“When we first found personal health information discarded in the dumpsters, we alerted [prison] management,” the audit reads. “Four weeks later, our audit team checked the public dumpsters a second time and found more pill packs containing personal health information and unused medications.”
Auditors advised that the medical records should have been shredded, the syringe should have been placed in a biohazardous waste container and the unused medication should have been returned to the pharmacy.
Prison officials in their response said they will now hold quarterly staff trainings about how to properly protect prisoners’ personal health information.
The auditors also pieced together shredded forms that detailed Draper inmates’ requests for medical help. This information was supposed to be typed in a computer system verbatim, but auditors found that some requests had been thrown away without being entered or tossed after only being partially entered. They recommended more training and supervision of medical personnel.
Mental health copays and the role of EMTs
Auditors noted that prison officials over a four-year period charged inmates $825 in co-pays for mental health services — though the inmate handbook states that they won’t be charged for such services.
Prison officials said that the system has “statutory authority” to collect medical co-pays — including on mental health services. But they acknowledged that the inmate handbook states that prisoners can receive mental health help for free, a measure meant to “remove any real or perceived barrier to accessing mental health services.” Officials have agreed to stop charging inmates for mental health services.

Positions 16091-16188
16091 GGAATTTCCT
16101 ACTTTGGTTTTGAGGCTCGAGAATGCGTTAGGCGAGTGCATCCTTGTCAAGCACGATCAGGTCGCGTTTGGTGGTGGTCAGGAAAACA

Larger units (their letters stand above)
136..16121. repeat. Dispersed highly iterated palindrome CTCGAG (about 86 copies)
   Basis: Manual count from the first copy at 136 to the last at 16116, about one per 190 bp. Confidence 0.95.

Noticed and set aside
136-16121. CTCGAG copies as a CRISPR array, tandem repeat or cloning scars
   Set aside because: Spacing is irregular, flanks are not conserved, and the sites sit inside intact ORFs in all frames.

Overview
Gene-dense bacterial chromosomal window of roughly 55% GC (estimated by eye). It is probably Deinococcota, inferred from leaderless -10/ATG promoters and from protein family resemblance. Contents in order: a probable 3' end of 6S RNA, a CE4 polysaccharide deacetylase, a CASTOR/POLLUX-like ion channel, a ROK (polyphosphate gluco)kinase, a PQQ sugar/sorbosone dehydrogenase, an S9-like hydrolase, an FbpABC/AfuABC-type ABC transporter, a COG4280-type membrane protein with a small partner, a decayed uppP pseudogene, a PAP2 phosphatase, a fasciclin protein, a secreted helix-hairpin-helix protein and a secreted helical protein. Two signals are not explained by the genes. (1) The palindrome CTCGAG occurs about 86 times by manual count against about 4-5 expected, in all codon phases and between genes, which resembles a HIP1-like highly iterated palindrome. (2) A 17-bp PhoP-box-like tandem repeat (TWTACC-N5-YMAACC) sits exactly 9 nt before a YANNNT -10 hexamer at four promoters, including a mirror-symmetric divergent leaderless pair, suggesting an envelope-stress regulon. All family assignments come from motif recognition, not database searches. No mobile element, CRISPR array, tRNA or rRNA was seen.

Auditors also documented that the Draper facility was using emergency medical technicians to deliver prisoner medication and assess routine health care requests.
“We question whether the use of EMTs in a nonemergency setting places them in situations beyond their limited clinical training and education,” the audit reads, “which is focused on medical emergencies.”
One EMT told auditors that they did not feel adequately trained for what the prison required them to do, such as delivering medications at pill lines. Auditors noted that prisons in neighboring states use nurses for this type of medical work, and suggested that the prison consider an education loan repayment program as an incentive to hire nurses in those positions instead.
Prison officials in their response said that they have asked a lawyer in the Utah Attorney General’s office to review the prison’s use of EMTs to ensure that no laws or accreditation standards are being violated. If so, the department will “adjust its practices,” officials said.
— Tribune reporter Bethany Rodgers contributed to this report.